Review: Garry Disher – Under the Cold Bright Lights

Under the Cold Bright Lights
Garry Disher

Alan Auhl has come out of retirement to look into cold cases. He’s got himself a flock of needy cases at home, and is bound to run into some more at work. With a soft heart but an inability to express himself, will Auhl be able to see justice done?

Ugh, I spent this novel reading it in a sort of daze of disbelief. To start with, I didn’t really connect with the main character, and the style of writing just didn’t take me into the novel. And then, funnily enough, the protagonist talks about reading a book with no discernable plot-line. This one was just the same!

It’s nice to have a home-grown novel, for once I actually know the distances between the places that are mentioned. By the end of the novel though, I started running out of room in my head for place names and everything.

I find it hard to believe that a psychological expert could still make such statements about child sexual abuse being ‘made up’ by the child. Children rarely make things up as serious as that – unless they have been subjected to it, they probably don’t know even what it means to be sexually abused. That’s why it’s important to teach children the real names of genitals and so forth.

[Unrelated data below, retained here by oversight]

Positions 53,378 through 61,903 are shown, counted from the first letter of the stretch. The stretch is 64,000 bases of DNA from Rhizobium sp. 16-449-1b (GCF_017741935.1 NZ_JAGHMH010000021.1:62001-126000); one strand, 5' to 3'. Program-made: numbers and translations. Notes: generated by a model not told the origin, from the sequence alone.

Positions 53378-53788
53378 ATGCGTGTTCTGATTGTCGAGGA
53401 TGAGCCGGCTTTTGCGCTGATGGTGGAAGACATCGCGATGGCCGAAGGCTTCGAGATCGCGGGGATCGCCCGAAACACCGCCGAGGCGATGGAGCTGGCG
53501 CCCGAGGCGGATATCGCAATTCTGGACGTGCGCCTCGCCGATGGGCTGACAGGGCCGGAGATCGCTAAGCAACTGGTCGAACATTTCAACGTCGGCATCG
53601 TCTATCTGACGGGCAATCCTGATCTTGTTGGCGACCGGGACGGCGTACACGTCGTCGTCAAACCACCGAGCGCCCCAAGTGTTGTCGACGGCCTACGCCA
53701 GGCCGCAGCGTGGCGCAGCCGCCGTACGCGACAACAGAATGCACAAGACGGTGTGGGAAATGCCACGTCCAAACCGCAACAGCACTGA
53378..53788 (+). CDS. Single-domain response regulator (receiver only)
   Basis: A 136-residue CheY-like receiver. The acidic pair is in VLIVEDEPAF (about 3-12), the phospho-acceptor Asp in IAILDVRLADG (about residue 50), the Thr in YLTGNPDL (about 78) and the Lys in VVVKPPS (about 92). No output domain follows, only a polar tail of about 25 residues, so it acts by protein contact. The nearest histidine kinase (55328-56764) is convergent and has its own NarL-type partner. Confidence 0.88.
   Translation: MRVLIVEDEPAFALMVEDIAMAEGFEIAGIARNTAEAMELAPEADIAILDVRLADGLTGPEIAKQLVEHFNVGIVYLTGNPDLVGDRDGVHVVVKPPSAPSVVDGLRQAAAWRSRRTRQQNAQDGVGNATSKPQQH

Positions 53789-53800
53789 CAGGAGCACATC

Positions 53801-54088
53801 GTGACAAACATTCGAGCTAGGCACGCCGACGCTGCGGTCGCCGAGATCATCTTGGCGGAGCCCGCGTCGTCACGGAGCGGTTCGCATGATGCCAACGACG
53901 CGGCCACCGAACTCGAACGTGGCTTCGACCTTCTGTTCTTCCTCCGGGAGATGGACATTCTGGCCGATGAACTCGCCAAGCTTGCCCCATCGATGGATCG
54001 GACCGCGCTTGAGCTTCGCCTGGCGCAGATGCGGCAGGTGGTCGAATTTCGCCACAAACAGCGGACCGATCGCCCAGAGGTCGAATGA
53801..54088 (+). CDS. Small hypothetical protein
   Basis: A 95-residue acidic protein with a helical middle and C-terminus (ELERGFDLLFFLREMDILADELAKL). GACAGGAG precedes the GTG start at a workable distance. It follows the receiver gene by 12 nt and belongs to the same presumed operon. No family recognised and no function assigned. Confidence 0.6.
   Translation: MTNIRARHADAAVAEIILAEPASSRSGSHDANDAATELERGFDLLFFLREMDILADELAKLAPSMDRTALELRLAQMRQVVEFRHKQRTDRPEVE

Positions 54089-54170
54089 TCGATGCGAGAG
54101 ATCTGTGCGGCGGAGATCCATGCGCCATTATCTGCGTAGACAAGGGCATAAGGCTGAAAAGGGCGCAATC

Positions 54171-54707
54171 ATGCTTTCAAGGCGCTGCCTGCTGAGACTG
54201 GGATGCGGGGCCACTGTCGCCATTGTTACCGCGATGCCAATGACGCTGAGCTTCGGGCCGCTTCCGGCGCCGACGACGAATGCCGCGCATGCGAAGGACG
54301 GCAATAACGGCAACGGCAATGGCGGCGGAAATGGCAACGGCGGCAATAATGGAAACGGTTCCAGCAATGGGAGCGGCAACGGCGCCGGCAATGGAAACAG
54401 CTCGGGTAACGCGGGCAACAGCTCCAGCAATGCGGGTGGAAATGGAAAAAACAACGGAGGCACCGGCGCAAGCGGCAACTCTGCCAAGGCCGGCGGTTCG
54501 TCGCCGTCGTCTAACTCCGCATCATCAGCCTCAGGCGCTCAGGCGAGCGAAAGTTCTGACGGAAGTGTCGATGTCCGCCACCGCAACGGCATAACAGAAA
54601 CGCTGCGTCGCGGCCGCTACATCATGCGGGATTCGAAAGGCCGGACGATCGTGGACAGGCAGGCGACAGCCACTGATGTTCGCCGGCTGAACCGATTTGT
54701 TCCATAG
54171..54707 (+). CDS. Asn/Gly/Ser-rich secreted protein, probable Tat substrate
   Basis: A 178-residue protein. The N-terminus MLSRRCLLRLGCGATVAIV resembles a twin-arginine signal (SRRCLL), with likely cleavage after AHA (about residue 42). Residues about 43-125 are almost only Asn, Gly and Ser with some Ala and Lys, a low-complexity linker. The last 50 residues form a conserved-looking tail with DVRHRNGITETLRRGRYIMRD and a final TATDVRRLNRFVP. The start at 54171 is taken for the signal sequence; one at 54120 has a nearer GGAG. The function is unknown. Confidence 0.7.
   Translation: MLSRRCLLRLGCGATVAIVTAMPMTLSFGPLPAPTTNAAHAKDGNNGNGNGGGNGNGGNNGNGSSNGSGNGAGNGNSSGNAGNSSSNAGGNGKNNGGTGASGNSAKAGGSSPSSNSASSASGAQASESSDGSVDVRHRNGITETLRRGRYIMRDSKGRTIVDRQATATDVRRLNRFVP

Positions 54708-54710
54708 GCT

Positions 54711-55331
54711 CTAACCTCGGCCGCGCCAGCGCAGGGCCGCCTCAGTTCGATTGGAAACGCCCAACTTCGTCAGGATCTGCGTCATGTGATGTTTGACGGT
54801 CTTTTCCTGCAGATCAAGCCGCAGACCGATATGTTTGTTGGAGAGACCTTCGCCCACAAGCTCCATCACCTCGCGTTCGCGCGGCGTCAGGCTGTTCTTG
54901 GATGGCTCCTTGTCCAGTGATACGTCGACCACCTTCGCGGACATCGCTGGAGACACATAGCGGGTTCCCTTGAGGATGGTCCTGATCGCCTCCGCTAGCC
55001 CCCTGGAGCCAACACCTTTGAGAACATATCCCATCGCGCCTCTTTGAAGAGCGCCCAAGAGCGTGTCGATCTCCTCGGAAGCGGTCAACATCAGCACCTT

Is this the sort of novel that needs a sequel? I’m not really sure. All I can tell is that Alan honestly doesn’t seem to have much to live for, or much of a drive for life, and so he doesn’t care about how the ‘right’ outcome occurs. I’m giving this 2 begrudging stars. I felt like I had to finish it because I requested it, but honestly I shouldn’t have wasted my time.

Text Publishing | 30th October 2017 | AU $29.99 | paperback

2 thoughts on “Review: Garry Disher – Under the Cold Bright Lights

  1. I wonder if we read the same book. I found it evocative of time and place, the characters were well developed and the description of the poor and ill educated contending with the justice system rings all too true. One only has to sit in the Magistrate’s Court for a couple of days to see the truth of that.

    I hope Gary Disher gives us another outing.

    • That’s why it’s so important to have a range of reviewers for novels! I guess I compared it to the Amos Decker novel and Irene and found it wanting. Have you tried either of those? I’d love to hear your opinion.

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